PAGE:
According to the Game theory of male/female relations (correct me if I'm wrong), women tend to control whether a relationship is made or continued, and her decision depends on the guy's alpha-ness. She won't want to be in a relationship if the guy is too agreeable. If this is so, I would expect disagreeable men to be more likely than cooperative men to be married. The MIDUS study measured Big Five personality traits and asked about marital status. I dichotmized this variable into married (1) and not married (0). I looked at the relationship between the agreeableness scale and being married, and included age in the model as a control:
Logistic regression coefficients (sample = 1,788)
Older men are more likely to be married, but being an agreeable guy doesn't hurt one's chance of marriage at all.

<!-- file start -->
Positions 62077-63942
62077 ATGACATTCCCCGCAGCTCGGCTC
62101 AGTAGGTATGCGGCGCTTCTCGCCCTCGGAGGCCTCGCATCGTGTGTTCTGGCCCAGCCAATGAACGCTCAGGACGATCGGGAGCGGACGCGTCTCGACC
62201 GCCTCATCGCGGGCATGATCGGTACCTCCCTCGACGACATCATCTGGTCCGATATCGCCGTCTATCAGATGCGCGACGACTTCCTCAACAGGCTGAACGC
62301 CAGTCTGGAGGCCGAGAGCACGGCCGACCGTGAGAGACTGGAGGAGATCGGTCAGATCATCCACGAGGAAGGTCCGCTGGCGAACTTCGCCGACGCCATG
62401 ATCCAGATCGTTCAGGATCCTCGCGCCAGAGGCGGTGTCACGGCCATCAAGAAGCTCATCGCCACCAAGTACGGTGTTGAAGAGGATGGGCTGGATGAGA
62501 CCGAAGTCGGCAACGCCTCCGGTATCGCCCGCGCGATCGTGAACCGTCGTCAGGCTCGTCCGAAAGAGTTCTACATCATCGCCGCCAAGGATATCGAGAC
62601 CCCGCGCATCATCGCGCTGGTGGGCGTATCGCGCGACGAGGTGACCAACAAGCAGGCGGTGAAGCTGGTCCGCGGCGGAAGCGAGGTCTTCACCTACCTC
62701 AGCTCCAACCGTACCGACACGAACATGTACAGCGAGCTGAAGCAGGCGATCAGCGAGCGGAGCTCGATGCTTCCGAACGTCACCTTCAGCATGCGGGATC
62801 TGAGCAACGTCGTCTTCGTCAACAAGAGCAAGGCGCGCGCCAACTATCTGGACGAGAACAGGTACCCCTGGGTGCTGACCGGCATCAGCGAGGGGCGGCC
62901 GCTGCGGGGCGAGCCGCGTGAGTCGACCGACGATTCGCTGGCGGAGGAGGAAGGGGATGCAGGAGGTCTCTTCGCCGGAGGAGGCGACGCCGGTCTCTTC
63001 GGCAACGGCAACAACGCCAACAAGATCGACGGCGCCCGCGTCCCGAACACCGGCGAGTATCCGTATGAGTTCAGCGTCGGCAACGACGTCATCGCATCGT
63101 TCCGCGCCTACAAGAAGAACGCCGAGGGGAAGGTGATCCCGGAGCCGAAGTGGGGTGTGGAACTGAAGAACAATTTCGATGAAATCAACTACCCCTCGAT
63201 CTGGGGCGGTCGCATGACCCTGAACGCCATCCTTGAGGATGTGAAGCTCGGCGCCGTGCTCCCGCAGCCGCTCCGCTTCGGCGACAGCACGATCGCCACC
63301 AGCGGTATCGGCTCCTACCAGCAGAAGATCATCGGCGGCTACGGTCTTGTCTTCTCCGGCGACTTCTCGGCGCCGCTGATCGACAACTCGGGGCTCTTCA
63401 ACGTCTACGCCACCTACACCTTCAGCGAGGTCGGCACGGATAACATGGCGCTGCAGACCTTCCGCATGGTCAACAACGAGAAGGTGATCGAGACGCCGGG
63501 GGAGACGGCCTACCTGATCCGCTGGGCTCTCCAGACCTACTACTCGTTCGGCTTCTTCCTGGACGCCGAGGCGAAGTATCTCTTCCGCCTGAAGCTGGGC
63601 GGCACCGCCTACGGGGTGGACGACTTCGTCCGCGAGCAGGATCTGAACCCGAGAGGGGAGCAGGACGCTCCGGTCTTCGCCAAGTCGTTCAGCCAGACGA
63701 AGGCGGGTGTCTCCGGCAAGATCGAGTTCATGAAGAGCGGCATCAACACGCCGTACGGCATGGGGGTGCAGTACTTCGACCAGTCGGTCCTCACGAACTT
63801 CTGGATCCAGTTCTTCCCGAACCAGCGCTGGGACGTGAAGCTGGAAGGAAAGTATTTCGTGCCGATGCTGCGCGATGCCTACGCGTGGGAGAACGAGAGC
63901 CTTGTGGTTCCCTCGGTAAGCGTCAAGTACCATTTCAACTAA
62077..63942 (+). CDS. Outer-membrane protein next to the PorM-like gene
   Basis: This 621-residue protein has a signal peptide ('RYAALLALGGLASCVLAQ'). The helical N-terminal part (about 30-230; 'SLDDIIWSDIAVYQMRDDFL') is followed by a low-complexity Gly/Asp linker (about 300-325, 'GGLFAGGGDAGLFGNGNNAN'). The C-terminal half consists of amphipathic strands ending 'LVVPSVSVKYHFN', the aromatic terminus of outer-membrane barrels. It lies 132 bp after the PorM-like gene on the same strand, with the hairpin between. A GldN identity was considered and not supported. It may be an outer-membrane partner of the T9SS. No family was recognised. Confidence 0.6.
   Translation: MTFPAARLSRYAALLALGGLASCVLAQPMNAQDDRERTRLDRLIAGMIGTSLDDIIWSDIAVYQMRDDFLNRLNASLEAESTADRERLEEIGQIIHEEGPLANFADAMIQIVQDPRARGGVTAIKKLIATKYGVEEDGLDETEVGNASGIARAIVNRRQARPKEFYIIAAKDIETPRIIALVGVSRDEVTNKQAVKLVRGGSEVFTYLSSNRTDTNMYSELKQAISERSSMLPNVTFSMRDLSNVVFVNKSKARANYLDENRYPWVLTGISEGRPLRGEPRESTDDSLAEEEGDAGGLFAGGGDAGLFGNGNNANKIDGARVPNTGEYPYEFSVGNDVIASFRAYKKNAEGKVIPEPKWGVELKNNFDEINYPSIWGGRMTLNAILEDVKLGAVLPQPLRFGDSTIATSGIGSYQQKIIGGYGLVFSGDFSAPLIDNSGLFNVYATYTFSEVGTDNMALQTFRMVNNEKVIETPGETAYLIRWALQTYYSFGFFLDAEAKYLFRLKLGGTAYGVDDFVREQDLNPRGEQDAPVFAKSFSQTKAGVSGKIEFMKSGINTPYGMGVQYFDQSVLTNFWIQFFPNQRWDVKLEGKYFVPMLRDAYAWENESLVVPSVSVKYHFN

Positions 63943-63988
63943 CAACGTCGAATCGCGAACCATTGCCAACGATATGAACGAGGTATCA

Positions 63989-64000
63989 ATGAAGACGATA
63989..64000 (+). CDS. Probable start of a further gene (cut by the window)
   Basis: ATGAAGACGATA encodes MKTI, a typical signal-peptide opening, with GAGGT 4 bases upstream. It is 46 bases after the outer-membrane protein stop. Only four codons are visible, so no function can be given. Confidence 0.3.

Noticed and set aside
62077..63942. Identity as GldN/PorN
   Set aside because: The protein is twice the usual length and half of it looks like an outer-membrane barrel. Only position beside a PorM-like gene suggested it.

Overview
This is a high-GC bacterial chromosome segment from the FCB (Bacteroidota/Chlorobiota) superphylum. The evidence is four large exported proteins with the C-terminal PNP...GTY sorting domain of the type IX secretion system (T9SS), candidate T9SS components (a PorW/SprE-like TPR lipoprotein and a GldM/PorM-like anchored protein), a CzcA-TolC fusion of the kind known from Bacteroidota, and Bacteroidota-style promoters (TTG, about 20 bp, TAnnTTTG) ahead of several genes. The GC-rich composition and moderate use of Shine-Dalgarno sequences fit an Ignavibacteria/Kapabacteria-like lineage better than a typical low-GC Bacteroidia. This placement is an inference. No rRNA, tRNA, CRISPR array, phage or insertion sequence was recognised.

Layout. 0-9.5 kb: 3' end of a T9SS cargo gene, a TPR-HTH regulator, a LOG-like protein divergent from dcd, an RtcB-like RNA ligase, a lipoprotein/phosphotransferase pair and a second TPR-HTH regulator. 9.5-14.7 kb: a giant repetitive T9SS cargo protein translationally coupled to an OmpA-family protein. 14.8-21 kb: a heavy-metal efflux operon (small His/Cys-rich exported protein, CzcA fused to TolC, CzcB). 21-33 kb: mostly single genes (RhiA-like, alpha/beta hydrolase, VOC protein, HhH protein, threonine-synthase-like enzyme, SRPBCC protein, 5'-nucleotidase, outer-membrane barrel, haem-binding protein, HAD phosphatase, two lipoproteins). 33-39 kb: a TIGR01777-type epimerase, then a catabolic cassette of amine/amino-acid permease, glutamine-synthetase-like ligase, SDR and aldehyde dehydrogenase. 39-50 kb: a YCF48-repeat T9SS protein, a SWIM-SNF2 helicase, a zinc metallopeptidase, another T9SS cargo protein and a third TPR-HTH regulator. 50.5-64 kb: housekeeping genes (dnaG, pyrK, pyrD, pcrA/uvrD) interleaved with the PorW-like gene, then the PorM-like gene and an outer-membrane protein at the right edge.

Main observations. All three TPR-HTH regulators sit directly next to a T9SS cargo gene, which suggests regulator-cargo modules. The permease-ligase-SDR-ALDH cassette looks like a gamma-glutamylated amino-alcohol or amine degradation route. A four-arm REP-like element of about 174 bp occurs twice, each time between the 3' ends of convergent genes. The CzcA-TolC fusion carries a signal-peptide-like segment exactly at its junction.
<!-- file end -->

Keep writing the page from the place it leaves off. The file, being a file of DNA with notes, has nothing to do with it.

I suspect that the Game perspective is flawed by oversimplifying. As we learn from evolutionary psychology, women tend to look at men from two different perspectives: as short-term and long-term partners. They tend to be more attracted to the Alpha for short-term relationships but focus more on the Beta for marriage. Betas are at a disadvantage if they just want to get laid, but their cooperativeness does not appear to keep them out of long-term relationships. (Nor are they more likely to lose a wife through separation and divorce: the mean agreeableness scores for married, separated, and divorced men do not differ.)
I recently showed that white Americans whose families are from east of the Hajnal line tend to be more clannish than those from west of th...
In the comments in the last post , some readers contended that Jews are not ethnocentric. Using the same question I used in the comments se...
Via a reader at iSteve, it looks like this might be the vocabulary test used by the General Social Survey. (Someone please tell me if I'...
The National Couples Survey asked married people if they've had anal intercourse in the past four weeks. Here are their responses by ra...